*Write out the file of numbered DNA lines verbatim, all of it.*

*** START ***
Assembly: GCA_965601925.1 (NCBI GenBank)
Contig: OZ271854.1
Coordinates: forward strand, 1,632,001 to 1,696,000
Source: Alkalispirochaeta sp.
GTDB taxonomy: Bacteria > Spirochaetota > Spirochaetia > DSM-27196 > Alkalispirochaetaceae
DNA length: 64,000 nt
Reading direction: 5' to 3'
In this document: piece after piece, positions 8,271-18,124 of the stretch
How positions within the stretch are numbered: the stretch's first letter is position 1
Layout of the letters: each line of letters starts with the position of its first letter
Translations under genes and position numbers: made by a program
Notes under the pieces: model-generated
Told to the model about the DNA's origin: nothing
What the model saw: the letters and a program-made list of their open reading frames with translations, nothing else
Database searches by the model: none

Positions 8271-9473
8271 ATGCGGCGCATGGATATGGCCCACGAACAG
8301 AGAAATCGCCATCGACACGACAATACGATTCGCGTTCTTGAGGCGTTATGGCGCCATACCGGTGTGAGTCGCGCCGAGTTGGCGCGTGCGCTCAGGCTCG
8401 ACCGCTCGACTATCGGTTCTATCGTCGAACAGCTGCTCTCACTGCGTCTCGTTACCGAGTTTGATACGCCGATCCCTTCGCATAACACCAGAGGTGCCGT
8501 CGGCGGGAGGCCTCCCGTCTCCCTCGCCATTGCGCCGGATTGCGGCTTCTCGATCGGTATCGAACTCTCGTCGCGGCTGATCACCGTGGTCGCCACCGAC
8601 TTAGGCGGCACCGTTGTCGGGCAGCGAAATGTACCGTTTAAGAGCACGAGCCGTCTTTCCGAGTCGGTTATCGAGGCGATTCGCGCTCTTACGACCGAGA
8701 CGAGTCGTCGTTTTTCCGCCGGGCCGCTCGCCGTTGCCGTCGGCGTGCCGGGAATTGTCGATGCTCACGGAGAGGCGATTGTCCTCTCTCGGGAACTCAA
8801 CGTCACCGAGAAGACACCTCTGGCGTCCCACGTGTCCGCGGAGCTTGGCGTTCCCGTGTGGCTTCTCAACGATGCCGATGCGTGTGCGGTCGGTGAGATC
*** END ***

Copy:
Assembly: GCA_965601925.1 (NCBI GenBank)
Contig: OZ271854.1
Coordinates: forward strand, 1,632,001 to 1,696,000
Source: Alkalispirochaeta sp.
GTDB taxonomy: Bacteria > Spirochaetota > Spirochaetia > DSM-27196 > Alkalispirochaetaceae
DNA length: 64,000 nt
Reading direction: 5' to 3'
In this document: piece after piece, positions 8,271-18,124 of the stretch
How positions within the stretch are numbered: the stretch's first letter is position 1
Layout of the letters: each line of letters starts with the position of its first letter
Translations under genes and position numbers: made by a program
Notes under the pieces: model-generated
Told to the model about the DNA's origin: nothing
What the model saw: the letters and a program-made list of their open reading frames with translations, nothing else
Database searches by the model: none

Positions 8271-9473
8271 ATGCGGCGCATGGATATGGCCCACGAACAG
8301 AGAAATCGCCATCGACACGACAATACGATTCGCGTTCTTGAGGCGTTATGGCGCCATACCGGTGTGAGTCGCGCCGAGTTGGCGCGTGCGCTCAGGCTCG
8401 ACCGCTCGACTATCGGTTCTATCGTCGAACAGCTGCTCTCACTGCGTCTCGTTACCGAGTTTGATACGCCGATCCCTTCGCATAACACCAGAGGTGCCGT
8501 CGGCGGGAGGCCTCCCGTCTCCCTCGCCATTGCGCCGGATTGCGGCTTCTCGATCGGTATCGAACTCTCGTCGCGGCTGATCACCGTGGTCGCCACCGAC
8601 TTAGGCGGCACCGTTGTCGGGCAGCGAAATGTACCGTTTAAGAGCACGAGCCGTCTTTCCGAGTCGGTTATCGAGGCGATTCGCGCTCTTACGACCGAGA
8701 CGAGTCGTCGTTTTTCCGCCGGGCCGCTCGCCGTTGCCGTCGGCGTGCCGGGAATTGTCGATGCTCACGGAGAGGCGATTGTCCTCTCTCGGGAACTCAA
8801 CGTCACCGAGAAGACACCTCTGGCGTCCCACGTGTCCGCGGAGCTTGGCGTTCCCGTGTGGCTTCTCAACGATGCCGATGCGTGTGCGGTCGGTGAGATC